Linux Audio Conference 2010
The conference about Open Source Software for music and sound
May 1-4 2010, Utrecht, the Netherlands

Frank Neumann's Image Gallery

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Just checked into the hotel and moved into my home for the next 5 days, first thing I noticed was that my TV is infact booting into Gentoo.
As Marc had warned us, 29/30 of April everyone in the Netherlands is celebrating Queen Beatrix' birthday, and it would look something like this. Orange is THE color during these days.
Finding each other for the pre-conference dinner wasn't difficult since Marc's people had prepared nice signs that also caught some non-LACers' interest.
Entrance to the italian restaurant was slightly delayed in order to give the waiters time to set the table. Looking up in the air is Lennart Poettering, main author of PulseAudio. To his left is Stefan Kost, of GStreamer fame. The other photographer up there is Fernando Lopez-Lezcano.
As said, national colors are orange, and some of us dressed accordingly to not be easily recognized as tourists. Left is Marc, then Fernando and Albert Gräf. Herman Robak (sitting in the back, looking like he is wearing headphones) is in fact wearing active-noise reducation (ANR) headphones (at least so I was told).
The registration desk at HKU is being set up on Saturday morning. As usual, in the pile of name tags there were some (mostly from Nigeria) who did not show up (surprise!)
Shot of the "collegezaal", the main conference room. This year Jörn decided to use fixed microphones to catch audience noise and questions instead of having someone pass around the microphone all the time (simply because we had no extra wireless microphones). It worked out quite well.
Marc Groenewegen's first on-stage appearance to welcome everybody, explain the conference programme, site whereabouts etc.
I once again used my little eeePC for uploading speaker's slides to the webpage, keeping contact with IRC participants etc.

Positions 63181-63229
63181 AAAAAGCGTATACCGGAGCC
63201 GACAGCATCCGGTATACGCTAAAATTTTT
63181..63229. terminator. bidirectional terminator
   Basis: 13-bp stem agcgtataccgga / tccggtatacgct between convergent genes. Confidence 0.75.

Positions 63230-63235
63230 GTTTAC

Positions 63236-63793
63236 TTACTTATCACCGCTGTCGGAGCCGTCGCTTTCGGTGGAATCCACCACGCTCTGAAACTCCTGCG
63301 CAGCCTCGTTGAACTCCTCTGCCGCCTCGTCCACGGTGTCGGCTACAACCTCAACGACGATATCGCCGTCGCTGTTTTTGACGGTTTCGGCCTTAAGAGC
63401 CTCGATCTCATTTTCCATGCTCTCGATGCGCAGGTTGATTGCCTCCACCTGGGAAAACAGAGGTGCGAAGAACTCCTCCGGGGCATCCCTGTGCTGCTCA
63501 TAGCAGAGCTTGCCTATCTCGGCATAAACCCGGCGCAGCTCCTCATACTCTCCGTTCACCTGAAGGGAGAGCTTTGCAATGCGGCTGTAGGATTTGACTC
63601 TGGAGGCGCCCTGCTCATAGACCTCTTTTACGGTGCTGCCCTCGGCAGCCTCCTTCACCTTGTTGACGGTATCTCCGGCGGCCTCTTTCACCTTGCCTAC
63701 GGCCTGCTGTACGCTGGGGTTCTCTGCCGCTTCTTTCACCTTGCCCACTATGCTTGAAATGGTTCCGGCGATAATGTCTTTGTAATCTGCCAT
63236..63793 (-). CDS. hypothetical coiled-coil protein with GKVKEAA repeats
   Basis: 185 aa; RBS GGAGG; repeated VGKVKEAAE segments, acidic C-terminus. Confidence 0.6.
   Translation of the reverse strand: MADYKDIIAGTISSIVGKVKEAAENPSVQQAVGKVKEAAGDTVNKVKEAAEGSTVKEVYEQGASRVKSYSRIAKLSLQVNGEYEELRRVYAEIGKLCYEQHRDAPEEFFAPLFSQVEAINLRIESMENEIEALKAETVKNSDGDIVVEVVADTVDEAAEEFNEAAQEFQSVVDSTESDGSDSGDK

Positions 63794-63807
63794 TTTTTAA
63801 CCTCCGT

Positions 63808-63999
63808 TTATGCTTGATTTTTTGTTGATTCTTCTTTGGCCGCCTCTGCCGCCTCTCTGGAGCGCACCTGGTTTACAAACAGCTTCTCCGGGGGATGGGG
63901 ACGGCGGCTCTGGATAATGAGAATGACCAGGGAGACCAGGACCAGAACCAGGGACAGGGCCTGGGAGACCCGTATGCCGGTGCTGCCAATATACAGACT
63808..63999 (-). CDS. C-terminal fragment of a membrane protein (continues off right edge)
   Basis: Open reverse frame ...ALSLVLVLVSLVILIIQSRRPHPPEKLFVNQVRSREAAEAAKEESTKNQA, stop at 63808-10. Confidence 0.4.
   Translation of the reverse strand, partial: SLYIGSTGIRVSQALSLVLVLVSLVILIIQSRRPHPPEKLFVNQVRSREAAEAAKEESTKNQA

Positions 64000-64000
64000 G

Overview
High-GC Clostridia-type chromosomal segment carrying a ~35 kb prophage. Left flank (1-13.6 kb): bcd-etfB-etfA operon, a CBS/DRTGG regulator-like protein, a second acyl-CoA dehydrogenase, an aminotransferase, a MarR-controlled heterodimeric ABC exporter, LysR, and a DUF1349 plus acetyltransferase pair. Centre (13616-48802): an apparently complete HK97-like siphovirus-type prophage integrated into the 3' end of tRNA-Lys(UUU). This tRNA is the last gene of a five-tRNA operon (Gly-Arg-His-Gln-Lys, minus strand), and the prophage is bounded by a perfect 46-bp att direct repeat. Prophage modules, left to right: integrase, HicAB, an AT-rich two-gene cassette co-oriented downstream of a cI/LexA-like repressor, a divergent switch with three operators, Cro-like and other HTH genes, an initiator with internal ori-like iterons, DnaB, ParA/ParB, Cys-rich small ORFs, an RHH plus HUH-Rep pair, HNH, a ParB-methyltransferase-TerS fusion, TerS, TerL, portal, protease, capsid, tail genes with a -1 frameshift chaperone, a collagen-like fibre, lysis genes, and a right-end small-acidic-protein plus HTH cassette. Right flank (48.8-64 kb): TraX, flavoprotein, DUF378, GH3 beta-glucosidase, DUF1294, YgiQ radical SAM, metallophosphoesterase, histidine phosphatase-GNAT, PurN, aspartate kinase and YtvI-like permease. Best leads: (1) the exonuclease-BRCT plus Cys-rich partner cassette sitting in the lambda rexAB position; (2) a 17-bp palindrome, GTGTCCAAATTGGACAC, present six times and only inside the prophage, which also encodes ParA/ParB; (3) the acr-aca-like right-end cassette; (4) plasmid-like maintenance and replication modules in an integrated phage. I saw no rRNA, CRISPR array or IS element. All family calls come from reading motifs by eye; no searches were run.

The artistic-looking coffee lounge of the HKM was well attended at all times. Particularly at the lunch break on the first day, since the lunch was sponsored (=free!)
Another shot of the coffee lounge area.
Jörn and Herman doing their duty. This time, we had 3 HD cameras plus the video output from the speaker's laptop, so using the video mixer they could wipe/soft fade/split screen from 4 different video sources, which yielded a remarkably good quality of the video archive.
Artistic shot of the "online character" of the whole conference.
Another artistic shot that I liked for its angle. Current speaker is Graham
Wakefield (LuaAV).
Dinner at a nice little "Pannekoeken" (pancake) restaurant. It was warm, it was humid, and it was horribly noisy due to everyone talking to everyone at the same time (see also next picture).
Yes, the noise level at the Pannekoeken restaurant was considerable - now you might understand why Herman wore those ANC headphones.
Since it would have not been of use to shout something, Marc instead decided to paint a sign with the price tag for dinner.
Marije Baalman's first performance during this year's LAC, presenting a SuperCollider-based live-coded composition at the SETUP venue.
IOhannes Zmoelnig with his live-coding piece shortly after Marije.
Than took care of (besides many other things) the "composition competition".
Like always, some speakers finish their presentation slides on the very last moment - in this case it's John Kacur from RedHat.
A very regular conference attendent, Yann Orlarey, giving some more explanations in reply to an audience question.
Fernando Lopez-Lezcano, explaining how his "A Very Fractal Cat" composition (already performed in Parma last year, but having grown by several minutes since then) is working from a technical point of view.
Rui Nuno Capela, author of QJackCtl, QTractor and many other "Q" tools, showcases his new baby, a Nokia N900 running his "QMidiNet" application (see
Lunch at the SETUP venue was prepared by their "inhabitants", for a very fair fee of 5 Euros.
During the lunch break, there were small coding or software performances (Chuck, QuteSound and more).
Fernando, slowly recovering from the 9-hour jetlag between California and Europe.
Andres Cabrera demonstrating QuteSound, a graphical frontend to CSound.
Once more, Andres Cabrera at work.
The "Future of LAC" roundtable which Jörn and Robin had proposed. Well attended, with several good opinions on where we could/should/should not go (e.g. do we want to open up to the "video" world?)